Dr. Edwin Augustus Lewis

Settler of township lots: Lot 4, Concession 11, McClintock Twp. (Oxtongue Lake)

Location: Map point is the approximate location in Oxtongue Lake village.

Land Acquisition: 1902 Patent from The Crown for 26 acres in the South part. Ontario Land Parcel Register - McClintock (Image 12). Haliburton Registry Office Copy Book, McClintock, Inst #8, page 16-17

Dates of residency: 

Interesting facts:

From MARION BLACKMAN (age 96) interview printed in 1979 the edition of the Vacationer. Source: Facts and Fables of Oxtongue Lake; 2000; p. 107. Read the whole story: Marion Blackman.

The best Mrs. Blackman can remember is that she first began coming 18 miles north-west of Huntsville just prior to the turn of the century, about 1899. Mrs. Blackman and her family were one of the first pioneering tourist families to come to these parts. Her father, Dr. Lewis first came to Dwight in the 1890's (and fished in the Oxtongue Lake are with James Asbury as a guide, mentioned in J. Asbury's daily diary of 101 or 1902). Dr. Lewis and his family first stayed with families in the area and in 1902 purchased the present property. He had an old log cabin moved across the ice to its present spot. 

From LEWIS CAMP - BLACKMAN COTTAGE by Ted Blackman.  Facts and Fables of Oxtongue Lake; 2000; p. 105. Read the whole story: Lewis Camp - Blackman Cottage

Lewis Camp, a red roofed log cabin located in a west bank clearing, has been an Oxtongue Lake landmark for almost 120 years. Dr. Edwin A. Lewis, a New York City surgeon, was a frequent visitor to the Dwight area in the 1890's. He bought 26 acres on Oxtongue Lake from the Crown in 1902 for $1.00 per acre.  In 1904, Dr. Lewis purchased the hand-hewn, two room log cabin which had been built on the east side of Oxtongue Lake by Mr. McCann and his two sons in the late 1800s. 

During the following winter, the cabin was disassembled, skidded across the lake by mules and horses, and reassembled in its present location.  For many years, the family lore had it that the four bedrooms over the log cabin were added in the 1920s.  The truth surfaced recently when photos from about 1906 turned up.  They clearly showed the log cabin and its framed second story were then as they are today.  The photos also show that the clearing around today's Lewis Camp is much smaller than it was at the turn of the century.  A two story, four room addition to the original cabin dates from the 1930s.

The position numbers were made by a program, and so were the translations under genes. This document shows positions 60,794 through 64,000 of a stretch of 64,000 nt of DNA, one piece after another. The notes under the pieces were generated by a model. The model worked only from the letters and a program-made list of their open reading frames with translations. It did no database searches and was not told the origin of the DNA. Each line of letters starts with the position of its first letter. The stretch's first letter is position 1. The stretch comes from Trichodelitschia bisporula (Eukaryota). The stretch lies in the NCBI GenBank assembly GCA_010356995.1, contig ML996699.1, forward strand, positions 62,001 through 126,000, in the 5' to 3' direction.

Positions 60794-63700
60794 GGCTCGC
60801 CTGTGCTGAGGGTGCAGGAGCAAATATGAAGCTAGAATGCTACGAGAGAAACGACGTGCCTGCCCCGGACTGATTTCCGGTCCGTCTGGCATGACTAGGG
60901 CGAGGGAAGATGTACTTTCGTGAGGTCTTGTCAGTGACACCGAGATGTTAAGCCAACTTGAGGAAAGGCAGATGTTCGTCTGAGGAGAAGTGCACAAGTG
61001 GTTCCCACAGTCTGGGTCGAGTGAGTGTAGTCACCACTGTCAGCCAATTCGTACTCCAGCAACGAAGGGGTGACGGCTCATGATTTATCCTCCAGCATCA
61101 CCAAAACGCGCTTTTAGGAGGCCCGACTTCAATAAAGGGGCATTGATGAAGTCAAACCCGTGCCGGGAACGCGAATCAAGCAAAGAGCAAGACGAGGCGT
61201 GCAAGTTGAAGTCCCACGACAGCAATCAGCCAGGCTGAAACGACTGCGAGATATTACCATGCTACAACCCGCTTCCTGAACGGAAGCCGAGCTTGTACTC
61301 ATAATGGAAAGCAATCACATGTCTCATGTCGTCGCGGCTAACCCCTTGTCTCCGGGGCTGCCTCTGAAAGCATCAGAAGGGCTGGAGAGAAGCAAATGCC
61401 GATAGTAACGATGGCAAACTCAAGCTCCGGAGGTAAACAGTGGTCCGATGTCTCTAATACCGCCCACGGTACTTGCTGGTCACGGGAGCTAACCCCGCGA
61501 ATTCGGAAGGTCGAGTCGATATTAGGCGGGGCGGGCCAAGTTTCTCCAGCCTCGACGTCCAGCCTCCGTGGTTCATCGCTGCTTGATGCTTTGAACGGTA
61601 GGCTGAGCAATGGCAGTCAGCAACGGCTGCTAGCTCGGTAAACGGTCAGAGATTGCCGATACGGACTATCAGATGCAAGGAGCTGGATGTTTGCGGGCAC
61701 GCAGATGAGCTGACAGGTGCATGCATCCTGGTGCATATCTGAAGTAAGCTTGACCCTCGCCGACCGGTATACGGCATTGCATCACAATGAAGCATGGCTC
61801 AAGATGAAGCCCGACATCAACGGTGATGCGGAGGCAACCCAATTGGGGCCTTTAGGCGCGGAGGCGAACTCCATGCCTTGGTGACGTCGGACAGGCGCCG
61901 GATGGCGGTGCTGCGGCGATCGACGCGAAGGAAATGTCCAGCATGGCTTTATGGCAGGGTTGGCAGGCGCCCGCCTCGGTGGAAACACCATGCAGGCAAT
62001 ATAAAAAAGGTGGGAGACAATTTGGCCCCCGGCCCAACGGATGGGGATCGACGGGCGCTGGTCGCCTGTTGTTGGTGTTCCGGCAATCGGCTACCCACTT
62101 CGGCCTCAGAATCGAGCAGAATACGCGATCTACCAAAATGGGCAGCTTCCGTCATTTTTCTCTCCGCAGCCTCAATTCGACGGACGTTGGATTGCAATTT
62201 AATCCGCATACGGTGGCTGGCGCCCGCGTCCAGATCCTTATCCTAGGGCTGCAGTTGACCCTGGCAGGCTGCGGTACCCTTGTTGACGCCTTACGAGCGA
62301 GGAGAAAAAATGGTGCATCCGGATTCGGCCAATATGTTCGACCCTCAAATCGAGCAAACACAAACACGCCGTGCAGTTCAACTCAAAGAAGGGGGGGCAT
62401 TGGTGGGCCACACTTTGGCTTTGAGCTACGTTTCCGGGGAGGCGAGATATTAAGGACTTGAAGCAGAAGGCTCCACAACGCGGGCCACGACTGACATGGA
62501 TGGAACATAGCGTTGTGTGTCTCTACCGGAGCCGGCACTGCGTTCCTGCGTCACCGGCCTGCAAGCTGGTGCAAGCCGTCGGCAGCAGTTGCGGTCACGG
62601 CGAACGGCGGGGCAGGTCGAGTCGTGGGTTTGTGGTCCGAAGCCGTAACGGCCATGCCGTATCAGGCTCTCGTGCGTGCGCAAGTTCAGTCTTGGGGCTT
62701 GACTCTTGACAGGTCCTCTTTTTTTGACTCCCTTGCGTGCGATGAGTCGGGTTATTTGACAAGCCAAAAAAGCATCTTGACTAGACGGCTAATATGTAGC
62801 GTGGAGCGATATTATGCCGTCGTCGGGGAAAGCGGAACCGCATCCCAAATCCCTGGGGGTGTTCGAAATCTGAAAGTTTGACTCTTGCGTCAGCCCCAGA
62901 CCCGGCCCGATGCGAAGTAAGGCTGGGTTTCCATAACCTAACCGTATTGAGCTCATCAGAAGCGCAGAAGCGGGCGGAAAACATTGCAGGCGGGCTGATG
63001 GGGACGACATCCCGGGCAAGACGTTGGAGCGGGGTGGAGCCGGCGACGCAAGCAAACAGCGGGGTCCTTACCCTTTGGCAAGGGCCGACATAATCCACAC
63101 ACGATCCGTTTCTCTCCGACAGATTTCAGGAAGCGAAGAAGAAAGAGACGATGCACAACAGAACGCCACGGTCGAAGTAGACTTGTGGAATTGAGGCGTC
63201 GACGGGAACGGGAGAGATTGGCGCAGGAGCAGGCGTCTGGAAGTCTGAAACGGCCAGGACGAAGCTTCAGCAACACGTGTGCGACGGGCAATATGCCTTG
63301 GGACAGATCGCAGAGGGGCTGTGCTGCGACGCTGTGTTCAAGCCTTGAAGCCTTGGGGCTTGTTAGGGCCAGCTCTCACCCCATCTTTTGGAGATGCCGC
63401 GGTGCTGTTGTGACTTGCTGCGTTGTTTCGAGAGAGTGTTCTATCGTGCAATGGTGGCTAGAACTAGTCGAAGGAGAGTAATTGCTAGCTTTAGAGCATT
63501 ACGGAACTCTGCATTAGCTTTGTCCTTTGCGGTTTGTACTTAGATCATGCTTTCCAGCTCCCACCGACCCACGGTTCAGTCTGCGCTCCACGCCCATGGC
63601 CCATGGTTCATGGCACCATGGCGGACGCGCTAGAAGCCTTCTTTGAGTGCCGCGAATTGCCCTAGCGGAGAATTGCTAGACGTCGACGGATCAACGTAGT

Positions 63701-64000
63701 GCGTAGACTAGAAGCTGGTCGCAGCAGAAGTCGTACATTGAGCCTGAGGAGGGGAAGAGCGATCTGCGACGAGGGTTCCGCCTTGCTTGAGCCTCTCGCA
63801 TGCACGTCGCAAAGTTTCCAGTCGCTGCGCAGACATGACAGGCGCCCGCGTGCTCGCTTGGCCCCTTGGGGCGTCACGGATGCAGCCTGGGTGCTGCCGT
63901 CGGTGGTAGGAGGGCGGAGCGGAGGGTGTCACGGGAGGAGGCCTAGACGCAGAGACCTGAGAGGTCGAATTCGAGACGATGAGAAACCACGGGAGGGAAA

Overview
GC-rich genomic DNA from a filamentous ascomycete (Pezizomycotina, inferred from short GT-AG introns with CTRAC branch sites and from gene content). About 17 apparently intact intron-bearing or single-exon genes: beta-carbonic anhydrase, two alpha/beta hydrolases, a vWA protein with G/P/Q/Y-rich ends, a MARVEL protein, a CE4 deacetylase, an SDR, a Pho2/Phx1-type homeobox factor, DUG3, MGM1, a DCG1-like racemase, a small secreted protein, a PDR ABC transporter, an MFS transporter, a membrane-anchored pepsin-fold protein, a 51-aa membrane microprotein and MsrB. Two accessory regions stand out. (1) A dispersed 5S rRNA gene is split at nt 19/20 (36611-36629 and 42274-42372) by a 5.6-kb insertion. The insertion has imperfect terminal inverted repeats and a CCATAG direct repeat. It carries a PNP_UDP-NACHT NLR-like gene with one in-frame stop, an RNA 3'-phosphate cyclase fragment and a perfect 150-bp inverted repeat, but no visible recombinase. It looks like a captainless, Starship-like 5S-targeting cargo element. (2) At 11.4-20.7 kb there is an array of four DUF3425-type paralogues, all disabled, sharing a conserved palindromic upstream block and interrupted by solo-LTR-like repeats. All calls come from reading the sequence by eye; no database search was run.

To the delight of the present day family and friends who have loved and enjoyed Lewis Camp for many years, Dr. Lewis started a guest book, "The Shack", in 1906.  The signatures and comments of the many, many guests of "The Camp" over the past 100 years are a great treat to read.

In addition, the memories and stories recounted by early visitors add charm and pleasure to all who made the trek to Lewis Camp.  Marion Blackman, a yearly visitor until she was 96, often told her grandchildren about the challenge of getting to Lewis Camp in those early days.  From Huntsville, one took a boat through Pen Lake to the Portage Railway, then took the tiny train to Lake of Bays, where you loaded onto another boat to Dwight.  From there, you, your food, and everything else you might need for the duration of your stay at "The Camp" were loaded onto a cart which was drawn along a track to the Oxtongue River and then along the river to the Lake.

Coal oil lanterns, a big wooden icebox cooled by real ice, a hand pump in the front yard which pulled lake water to a tank outside the kitchen and delicious meals cooked on a wood stove by Pearl Parris were all part of summer life at Lewis Camp prior to the installation of hydro in the mid 1950s. Key to happy times enjoyed by Mrs. Blackman and so fondly remembered by her grandsons, were Pearl and Tom Parris. 

Preceding landowner: The Crown

Succeeding landowner: From 1920-1980, the property was jointly owned by Dr. Lewis' children, Marion Lewis Blackman and Edwin Tuttle Lewis and their families.  In 1985, the property was divided. Mrs Blackman's son Edwin T. (Ned) Blackman retained the cabin and 16 acres; ownership of the remaining undeveloped acreage remains in the family of Edwin T. Lewis.  In 1993, following the death of Ned Blackman, Lewis Camp (now well known as Blackman's cottage) was passed on to Ned's son, Ted Blackman.

Link to Settlers of Algonquin Highlands family tree

Photo: Dr. Edwin Augustus Lewis on porch of Lewis camp sometime between 1915 - 1920. Source: Facts and Fables of Oxtongue Lake; 2000; p. 105.